‘Then I thought, “To this I will appeal: the years when the Most High stretched out his right hand. I will remember the deeds of the LORD; yes, I will remember your miracles of long ago. I will consider all your works and meditate on all your mighty deeds.” Your ways, God, are holy. What god is as great as our God? You are the God who performs miracles; you display your power among the peoples. With your mighty arm you redeemed your people, the descendants of Jacob and Joseph.’ Psalm 77:10-15

After reflecting upon his own circumstances, Asaph now turns his thoughts toward God and what God has done in the past. Instead of focusing on all the negative things which were happening in his life, he now focuses on the positive things of God.

We don’t know if God ever did answer Asaph’s prayer, but at this point, he appears to be happy just thinking about all the great things God has done in the past. Instead of focusing on his circumstances, He chose to remember God’s past dealings with His people.

He appealed in his mind to remember the years when God stretched out His right hand, that is when God’s power and strength were clearly shown. He is determined to remember the miracles God did and all His works and to meditate and speak about God’s mighty deeds.

God’s ways are holy, and there is no god as great as Him. God is the One who performs miracles and clearly displayed His power among the peoples, Exodus 6:6 / Exodus 15:16 / Psalm 10:15. It was God who redeemed His people time and time again, Isaiah 43:3. They were descendants of Jacob and Joseph, Genesis 47:29-31 / Genesis 50:24-25.

This metaphor is significant in reference to salvational contexts in the New Testament. By a strong arm, God had physically redeemed His people out of Egyptian captivity, Exodus 15:16 / Isaiah 63:12. They were redeemed by God because they couldn’t redeem themselves.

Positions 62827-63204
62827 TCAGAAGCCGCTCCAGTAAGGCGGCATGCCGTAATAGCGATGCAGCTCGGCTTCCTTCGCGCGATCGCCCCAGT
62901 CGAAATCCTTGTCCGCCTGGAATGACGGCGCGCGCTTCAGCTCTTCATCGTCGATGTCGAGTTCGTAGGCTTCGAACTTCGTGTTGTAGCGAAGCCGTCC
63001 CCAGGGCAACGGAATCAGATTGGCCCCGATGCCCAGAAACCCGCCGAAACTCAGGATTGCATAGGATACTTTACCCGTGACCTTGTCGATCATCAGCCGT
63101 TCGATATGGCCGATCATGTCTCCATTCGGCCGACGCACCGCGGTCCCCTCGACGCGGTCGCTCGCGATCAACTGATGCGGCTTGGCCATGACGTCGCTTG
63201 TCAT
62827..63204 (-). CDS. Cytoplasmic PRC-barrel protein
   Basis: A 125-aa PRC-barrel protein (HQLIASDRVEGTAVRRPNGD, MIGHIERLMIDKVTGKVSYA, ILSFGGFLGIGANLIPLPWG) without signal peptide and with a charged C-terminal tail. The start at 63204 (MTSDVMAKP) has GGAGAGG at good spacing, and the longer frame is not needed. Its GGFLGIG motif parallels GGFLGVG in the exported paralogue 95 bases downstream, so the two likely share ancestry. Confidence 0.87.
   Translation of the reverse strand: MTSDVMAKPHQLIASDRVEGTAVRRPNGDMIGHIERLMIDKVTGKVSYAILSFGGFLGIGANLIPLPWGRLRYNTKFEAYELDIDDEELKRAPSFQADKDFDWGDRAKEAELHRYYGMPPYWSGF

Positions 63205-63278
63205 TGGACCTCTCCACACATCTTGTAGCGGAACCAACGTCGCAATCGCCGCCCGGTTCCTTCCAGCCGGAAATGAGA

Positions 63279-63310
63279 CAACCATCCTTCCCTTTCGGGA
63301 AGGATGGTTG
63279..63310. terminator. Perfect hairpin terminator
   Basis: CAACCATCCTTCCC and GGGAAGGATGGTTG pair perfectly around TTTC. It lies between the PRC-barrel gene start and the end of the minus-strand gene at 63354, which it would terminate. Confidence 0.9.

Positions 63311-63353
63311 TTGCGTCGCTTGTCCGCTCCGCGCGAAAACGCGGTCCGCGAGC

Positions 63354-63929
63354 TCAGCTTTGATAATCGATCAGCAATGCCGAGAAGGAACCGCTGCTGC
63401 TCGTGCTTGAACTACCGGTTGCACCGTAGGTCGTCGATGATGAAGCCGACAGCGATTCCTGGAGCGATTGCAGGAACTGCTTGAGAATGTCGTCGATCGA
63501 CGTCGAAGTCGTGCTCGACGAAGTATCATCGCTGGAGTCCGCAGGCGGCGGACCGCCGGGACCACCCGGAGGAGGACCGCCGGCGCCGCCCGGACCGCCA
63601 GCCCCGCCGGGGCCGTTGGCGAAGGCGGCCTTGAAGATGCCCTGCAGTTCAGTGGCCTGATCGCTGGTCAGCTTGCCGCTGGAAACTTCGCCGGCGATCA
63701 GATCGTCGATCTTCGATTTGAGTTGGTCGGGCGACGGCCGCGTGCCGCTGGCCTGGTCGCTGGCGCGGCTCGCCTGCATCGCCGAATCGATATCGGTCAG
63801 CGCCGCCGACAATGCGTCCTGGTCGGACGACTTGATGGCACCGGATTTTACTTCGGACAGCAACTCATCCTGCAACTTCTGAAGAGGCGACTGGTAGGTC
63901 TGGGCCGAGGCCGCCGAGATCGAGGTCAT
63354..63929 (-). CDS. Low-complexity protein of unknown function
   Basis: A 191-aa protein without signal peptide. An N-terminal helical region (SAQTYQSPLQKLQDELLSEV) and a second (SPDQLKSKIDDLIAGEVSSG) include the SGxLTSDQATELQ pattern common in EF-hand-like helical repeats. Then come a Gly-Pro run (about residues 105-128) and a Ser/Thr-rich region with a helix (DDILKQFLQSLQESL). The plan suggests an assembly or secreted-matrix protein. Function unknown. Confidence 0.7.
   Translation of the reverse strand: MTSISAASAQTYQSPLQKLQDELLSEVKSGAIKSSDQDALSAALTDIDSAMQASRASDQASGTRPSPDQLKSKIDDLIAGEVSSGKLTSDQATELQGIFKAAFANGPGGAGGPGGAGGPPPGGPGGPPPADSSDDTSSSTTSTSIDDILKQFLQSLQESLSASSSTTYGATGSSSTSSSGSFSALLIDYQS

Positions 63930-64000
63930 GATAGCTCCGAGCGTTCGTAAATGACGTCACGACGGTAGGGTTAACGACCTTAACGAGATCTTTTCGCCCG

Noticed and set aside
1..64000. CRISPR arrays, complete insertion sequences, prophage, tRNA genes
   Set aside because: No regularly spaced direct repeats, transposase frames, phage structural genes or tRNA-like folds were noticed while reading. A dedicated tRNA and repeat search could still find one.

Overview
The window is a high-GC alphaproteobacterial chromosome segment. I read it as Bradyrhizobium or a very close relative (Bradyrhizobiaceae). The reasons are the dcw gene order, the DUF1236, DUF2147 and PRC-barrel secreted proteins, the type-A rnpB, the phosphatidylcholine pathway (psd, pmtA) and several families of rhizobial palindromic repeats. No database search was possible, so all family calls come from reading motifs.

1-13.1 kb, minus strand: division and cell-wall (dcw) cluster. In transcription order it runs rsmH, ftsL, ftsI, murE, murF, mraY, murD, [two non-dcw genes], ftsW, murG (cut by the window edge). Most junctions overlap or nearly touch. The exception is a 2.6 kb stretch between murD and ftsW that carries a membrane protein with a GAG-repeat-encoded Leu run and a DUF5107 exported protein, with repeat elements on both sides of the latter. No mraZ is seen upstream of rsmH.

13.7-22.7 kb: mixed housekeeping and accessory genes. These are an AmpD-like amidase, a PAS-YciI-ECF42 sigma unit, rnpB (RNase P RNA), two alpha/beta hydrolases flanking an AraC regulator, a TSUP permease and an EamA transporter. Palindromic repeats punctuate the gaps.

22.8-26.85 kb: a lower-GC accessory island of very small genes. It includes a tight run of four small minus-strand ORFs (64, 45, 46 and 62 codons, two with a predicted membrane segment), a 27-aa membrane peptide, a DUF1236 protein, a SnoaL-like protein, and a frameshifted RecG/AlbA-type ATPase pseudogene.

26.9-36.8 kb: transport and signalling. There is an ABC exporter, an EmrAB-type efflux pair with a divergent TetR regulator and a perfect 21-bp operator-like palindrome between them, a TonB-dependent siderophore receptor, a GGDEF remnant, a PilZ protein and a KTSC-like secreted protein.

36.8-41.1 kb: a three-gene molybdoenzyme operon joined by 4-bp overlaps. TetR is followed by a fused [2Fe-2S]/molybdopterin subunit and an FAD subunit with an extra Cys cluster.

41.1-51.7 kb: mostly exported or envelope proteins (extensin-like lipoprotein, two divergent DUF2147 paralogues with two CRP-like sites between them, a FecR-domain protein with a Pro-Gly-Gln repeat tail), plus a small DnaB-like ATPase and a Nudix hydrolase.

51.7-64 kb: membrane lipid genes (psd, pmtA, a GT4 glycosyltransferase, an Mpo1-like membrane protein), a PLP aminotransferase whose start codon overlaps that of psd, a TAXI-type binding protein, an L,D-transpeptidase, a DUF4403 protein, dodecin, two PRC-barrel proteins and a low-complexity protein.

You may notice at the end of verse fifteen, that some translations have the word, ‘selah’, although no one really knows what this word means, it’s likely it means to pause. It’s a time to stop and reflect upon what has just been said.

We can almost imagine Asaph pausing for a breath as he contemplates how God worked in and through His people’s lives in the past.

‘The waters saw you, God, the waters saw you and writhed; the very depths were convulsed. The clouds poured down water, the heavens resounded with thunder; your arrows flashed back and forth. Your thunder was heard in the whirlwind, your lightning lit up the world; the earth trembled and quaked. Your path led through the sea, your way through the mighty waters, though your footprints were not seen. You led your people like a flock by the hand of Moses and Aaron.’ Psalm 77:16-20

Asaph now speaks of the sovereignty of God over the natural world, that is, the waters and the clouds. The waters are probably a reference to the time when God displayed His power over the Red Sea, the sea was afraid and fled from God, Habakkuk 3:10-11 / Revelation 20:11.

Most commentators aren’t sure what the clouds reference actually refers to, but Asaph describes the rain, thunder and lightning, which all describe the power of God, Exodus 19:16 / Job 36:26-33 / Job 37:1-5 / Psalm 29:1-11.

The arrows flashing back and forth, maybe be referring to the lighting strikes which come during times of thunder, Psalms 18:14 / Psalm 144:6.

God’s presence was so powerful that even the earth trembled and quaked, Psalm 29:1-11. God’s power led Israel safely through the Red Sea, in other words, God cleared the path for them to go through.

Even though there were no footprints, Israel knew that it was God who led the way, they knew that God was using Moses and Aaron to lead them through, Exodus 13:17-14:31.


When Asaph focused on himself, his life was in a dark place, and he had no reason to hope for a better future. However, when he focused on God and what God had done in the past, he remembered all the great things God had done for His people in the past and he had hope for a better future.

When we find ourselves in times of distress and there appears to be no relief from our suffering, we will be blessed to remember what God has done in the past not only for us but for other Christians.

When we meditate upon God’s Word and read how Jesus voluntarily died for us in order that we can be saved, surely that alone should help put our suffering into perspective. We should remember what Christ did for us every time we partake of the Lord’s Supper, Luke 22:19 / 1 Corinthians 11:24.

It’s easy to focus so much on our suffering that we just want to give up, but when we remember that we were once dead in our sins, but are now made alive in Christ Jesus, Ephesians 2:1-10, when we remember that Christ is coming back, 1 Corinthians 11:26, then we will then begin to focus again and not give up, 1 Corinthians 15:57.

Go To Psalm 78